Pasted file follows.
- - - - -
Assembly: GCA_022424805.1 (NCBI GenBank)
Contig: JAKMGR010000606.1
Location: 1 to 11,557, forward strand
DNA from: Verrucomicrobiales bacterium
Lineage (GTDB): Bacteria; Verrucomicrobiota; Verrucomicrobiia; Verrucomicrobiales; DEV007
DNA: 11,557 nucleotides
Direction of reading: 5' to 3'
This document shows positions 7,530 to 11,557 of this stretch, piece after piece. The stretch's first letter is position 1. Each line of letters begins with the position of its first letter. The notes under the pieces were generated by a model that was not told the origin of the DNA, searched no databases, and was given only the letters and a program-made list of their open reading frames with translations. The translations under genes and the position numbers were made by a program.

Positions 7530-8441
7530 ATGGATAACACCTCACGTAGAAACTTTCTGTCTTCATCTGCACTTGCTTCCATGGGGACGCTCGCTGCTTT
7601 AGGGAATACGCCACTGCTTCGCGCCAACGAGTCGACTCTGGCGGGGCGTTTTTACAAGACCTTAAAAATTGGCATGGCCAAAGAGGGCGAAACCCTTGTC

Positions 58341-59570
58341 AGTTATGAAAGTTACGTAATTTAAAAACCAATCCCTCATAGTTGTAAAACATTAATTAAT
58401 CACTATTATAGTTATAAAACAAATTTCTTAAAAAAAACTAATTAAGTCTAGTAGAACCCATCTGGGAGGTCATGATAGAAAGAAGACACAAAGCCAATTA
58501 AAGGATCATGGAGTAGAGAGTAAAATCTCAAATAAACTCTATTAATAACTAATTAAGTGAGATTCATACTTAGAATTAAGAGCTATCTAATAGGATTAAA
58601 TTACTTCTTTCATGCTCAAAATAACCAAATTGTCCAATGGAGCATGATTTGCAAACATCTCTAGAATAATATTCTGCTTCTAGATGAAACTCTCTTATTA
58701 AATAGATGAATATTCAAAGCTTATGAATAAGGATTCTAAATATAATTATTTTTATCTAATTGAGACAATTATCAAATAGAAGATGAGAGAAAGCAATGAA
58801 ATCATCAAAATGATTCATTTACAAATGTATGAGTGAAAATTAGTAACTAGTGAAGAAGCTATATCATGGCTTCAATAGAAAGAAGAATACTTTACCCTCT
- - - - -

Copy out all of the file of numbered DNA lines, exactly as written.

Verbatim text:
Assembly: GCA_022424805.1 (NCBI GenBank)
Contig: JAKMGR010000606.1
Location: 1 to 11,557, forward strand
DNA from: Verrucomicrobiales bacterium
Lineage (GTDB): Bacteria; Verrucomicrobiota; Verrucomicrobiia; Verrucomicrobiales; DEV007
DNA: 11,557 nucleotides
Direction of reading: 5' to 3'
This document shows positions 7,530 to 11,557 of this stretch, piece after piece. The stretch's first letter is position 1. Each line of letters begins with the position of its first letter. The notes under the pieces were generated by a model that was not told the origin of the DNA, searched no databases, and was given only the letters and a program-made list of their open reading frames with translations. The translations under genes and the position numbers were made by a program.

Positions 7530-8441
7530 ATGGATAACACCTCACGTAGAAACTTTCTGTCTTCATCTGCACTTGCTTCCATGGGGACGCTCGCTGCTTT
7601 AGGGAATACGCCACTGCTTCGCGCCAACGAGTCGACTCTGGCGGGGCGTTTTTACAAGACCTTAAAAATTGGCATGGCCAAAGAGGGCGAAACCCTTGTC

Positions 58341-59570
58341 AGTTATGAAAGTTACGTAATTTAAAAACCAATCCCTCATAGTTGTAAAACATTAATTAAT
58401 CACTATTATAGTTATAAAACAAATTTCTTAAAAAAAACTAATTAAGTCTAGTAGAACCCATCTGGGAGGTCATGATAGAAAGAAGACACAAAGCCAATTA
58501 AAGGATCATGGAGTAGAGAGTAAAATCTCAAATAAACTCTATTAATAACTAATTAAGTGAGATTCATACTTAGAATTAAGAGCTATCTAATAGGATTAAA
58601 TTACTTCTTTCATGCTCAAAATAACCAAATTGTCCAATGGAGCATGATTTGCAAACATCTCTAGAATAATATTCTGCTTCTAGATGAAACTCTCTTATTA
58701 AATAGATGAATATTCAAAGCTTATGAATAAGGATTCTAAATATAATTATTTTTATCTAATTGAGACAATTATCAAATAGAAGATGAGAGAAAGCAATGAA
58801 ATCATCAAAATGATTCATTTACAAATGTATGAGTGAAAATTAGTAACTAGTGAAGAAGCTATATCATGGCTTCAATAGAAAGAAGAATACTTTACCCTCT